In recent years, there has been significant progress in the field of object identification and semantic segmentation. The Fast/Faster R-CNN and Fully Convolutional Network (FCN) frameworks have played a crucial role in these advancements, providing flexibility, resilience, and fast training and inference times.
However, instance segmentation remains a challenging task, requiring accurate recognition of all objects in an image as well as precise segmentation of each instance. This combines the tasks of object detection, where the goal is to classify and localize individual objects using bounding boxes, and semantic segmentation, where the goal is to classify each pixel into a fixed set of categories without distinguishing object instances.
Despite the complexity of this task, the Mask R-CNN approach has proven to be a simple, versatile, and efficient solution that can outperform previous state-of-the-art instance segmentation results. In this post, we will delve into the details of Mask R-CNN, its operation, applications, and more.
What is Mask R-CNN?
Mask R-CNN is a deep neural network designed for solving segmentation problems in machine learning and computer vision. It can identify and classify different objects in an image or video, and return bounding boxes, classes, and masks for each object.
Mask R-CNN is an extension of the region-based convolutional neural network Faster R-CNN and is considered the most advanced CNN for image and instance segmentation.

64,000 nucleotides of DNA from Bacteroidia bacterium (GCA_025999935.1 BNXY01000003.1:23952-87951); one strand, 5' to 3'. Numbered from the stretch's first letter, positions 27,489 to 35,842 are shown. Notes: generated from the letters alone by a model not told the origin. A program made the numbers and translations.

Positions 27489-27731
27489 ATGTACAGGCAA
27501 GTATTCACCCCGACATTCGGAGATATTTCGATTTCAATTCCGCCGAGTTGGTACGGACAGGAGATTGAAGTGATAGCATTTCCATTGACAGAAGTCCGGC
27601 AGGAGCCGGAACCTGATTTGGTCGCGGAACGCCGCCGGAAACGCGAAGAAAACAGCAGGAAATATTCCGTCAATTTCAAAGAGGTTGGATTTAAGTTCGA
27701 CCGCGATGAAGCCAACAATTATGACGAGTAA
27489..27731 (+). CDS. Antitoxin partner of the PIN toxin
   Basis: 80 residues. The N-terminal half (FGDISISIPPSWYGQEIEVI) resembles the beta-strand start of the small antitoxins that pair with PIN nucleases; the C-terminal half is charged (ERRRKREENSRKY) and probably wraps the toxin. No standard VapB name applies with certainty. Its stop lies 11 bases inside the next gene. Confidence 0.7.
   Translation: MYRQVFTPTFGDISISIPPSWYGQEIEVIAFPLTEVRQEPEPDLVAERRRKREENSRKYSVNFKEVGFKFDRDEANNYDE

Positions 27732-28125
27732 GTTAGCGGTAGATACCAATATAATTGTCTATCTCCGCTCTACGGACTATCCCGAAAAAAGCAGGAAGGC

Mask R-CNN can perform two types of image segmentation: semantic segmentation and instance segmentation.
Semantic segmentation is a process of classifying each pixel in an image into a predetermined set of categories, without distinguishing between different object instances. In other words, it involves identifying and classifying related items at the pixel level.
Instance segmentation, also known as instance recognition, involves accurately identifying every object in an image and finely segmenting each instance. It combines elements of object localization, object detection, and object categorization, and is able to clearly distinguish each object that belongs to the same category.
The Working of Mask R-CNN
The Mask R-CNN algorithm has two stages of operation. In the first stage, it suggests regions in the input image where an object may be present. In the second stage, it uses this information to predict the class of the object, refine the bounding box, and create a pixel-level mask for the object.
Both stages of the Mask R-CNN algorithm rely on a backbone structure, which is a pre-trained convolutional neural network that provides a feature extraction service for the rest of the algorithm.
Backbone is a deep neural network that is structured like a Feature Pyramid Network (FPN). It consists of lateral connections, top-down pathways, and bottom-up pathways. The bottom-up pathway is typically a ConvNet, such as ResNet or VGG, which extracts features from raw images. The top-down pathway creates a feature pyramid map that is similar in size to the bottom-up pathway.
Lateral connections are created between comparable levels of the two pathways through convolution and addition operations. The FPN is able to outperform other single ConvNets because it preserves strong semantic characteristics at different resolution scales.